Boston Globe (1872-2009?)

Out of irony, let me link to the New York Times for this story:

BOSTON — After weeks of labor tension and 12 hours of suspenseful voting, members of the Newspaper Guild at The Boston Globe narrowly rejected a proposed package of wage and compensation cuts. As a result, the newspaper’s owner, The New York Times Company, said it would proceed with its threat to unilaterally impose a 23 percent salary cut.

As Jeff Jarvis wrote this morning, “I wonder how saving $20 million when you’re losing $85 million can possibly do the job; it’s a Band-Aid on a gushing artery.” He goes on to add an interesting perspective that wage cuts aren’t the solution: a new way of journalism is the solution.

Whether it’s challenges from J-school deans or new curricula that focus on the cadre of skills required by the journalists of the future (Time, June 8, 2008), the industry can change. There just needs to be a change beyond leak-plugging among these monolithic structures of newspaper factories.

The fact that this is the Globe obviously cuts a personal nerve for me. I grew up with the Globe and was partially taught to read by my father as he showed me how to check Red Sox box scores. The Globe Sports section was an institution throughout Boston and its hubbed suburbs (actually, for a phenomenal perspective on this, check out my friend and former BC classmate slash sports editor Kevin Armstrong’s piece in, how perfect, the online version of Sports Illustrated).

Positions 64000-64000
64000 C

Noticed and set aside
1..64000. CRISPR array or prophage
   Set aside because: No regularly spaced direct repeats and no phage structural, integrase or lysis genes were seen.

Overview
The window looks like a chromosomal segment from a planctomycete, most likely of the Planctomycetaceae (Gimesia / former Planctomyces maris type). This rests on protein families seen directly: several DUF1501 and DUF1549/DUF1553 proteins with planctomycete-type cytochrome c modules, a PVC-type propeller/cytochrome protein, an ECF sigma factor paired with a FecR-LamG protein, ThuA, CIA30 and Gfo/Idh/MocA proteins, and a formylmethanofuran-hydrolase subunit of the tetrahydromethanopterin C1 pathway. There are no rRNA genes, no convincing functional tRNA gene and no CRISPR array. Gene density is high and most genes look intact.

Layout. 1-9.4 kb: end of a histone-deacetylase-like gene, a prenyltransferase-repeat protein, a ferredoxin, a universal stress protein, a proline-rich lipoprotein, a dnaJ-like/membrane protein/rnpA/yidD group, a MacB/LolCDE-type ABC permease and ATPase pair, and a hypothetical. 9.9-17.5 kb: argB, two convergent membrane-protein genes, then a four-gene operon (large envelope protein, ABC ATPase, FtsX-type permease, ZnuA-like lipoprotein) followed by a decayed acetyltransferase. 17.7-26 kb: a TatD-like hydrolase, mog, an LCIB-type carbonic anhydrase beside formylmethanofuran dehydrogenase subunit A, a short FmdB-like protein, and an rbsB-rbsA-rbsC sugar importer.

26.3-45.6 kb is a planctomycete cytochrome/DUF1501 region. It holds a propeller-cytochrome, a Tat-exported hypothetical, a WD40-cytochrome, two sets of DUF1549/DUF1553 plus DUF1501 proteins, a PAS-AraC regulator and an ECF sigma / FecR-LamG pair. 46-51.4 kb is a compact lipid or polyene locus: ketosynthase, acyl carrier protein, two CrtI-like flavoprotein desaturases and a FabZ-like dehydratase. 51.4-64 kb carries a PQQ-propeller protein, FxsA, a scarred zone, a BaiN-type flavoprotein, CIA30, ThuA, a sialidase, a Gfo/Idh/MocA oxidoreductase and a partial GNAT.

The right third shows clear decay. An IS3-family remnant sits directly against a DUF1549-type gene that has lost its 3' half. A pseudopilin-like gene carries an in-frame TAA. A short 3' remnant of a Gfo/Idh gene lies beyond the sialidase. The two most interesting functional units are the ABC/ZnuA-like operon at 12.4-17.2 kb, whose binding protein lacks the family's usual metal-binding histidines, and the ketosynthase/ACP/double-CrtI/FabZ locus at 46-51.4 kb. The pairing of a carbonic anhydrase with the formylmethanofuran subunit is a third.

What the Washington Post is to beltway and world news, the Globe was to top-class writing about Boston and its sports subculture. Say what you will about what the fading newspaper industry has done, but it hasn’t tarnished this legacy even if (after?) the doors close.

The problem isn’t bodies in news rooms or salaries and overhead, it’s an archaic way of thinking that the printing press is the only solution. We need the information, we are just held hostage by the delivery mechanisms. I loved this quote from the Time article I linked above:

…As emphasized by a report released last month by PricewaterhouseCoopers and the World Association of Newspapers, traditional news outlets must “cross the digital abyss” if they wish to survive. The problem, of course, is scraping together the capital to invest in new technologies.

I have to believe in the future of journalism and reporting here, not necessarily the industry. Will some people miss newsprint in their hands? Sure. But stubbornness is how the newspaper industry got to where it is. And stubbornness could also cost us the information we so desire.


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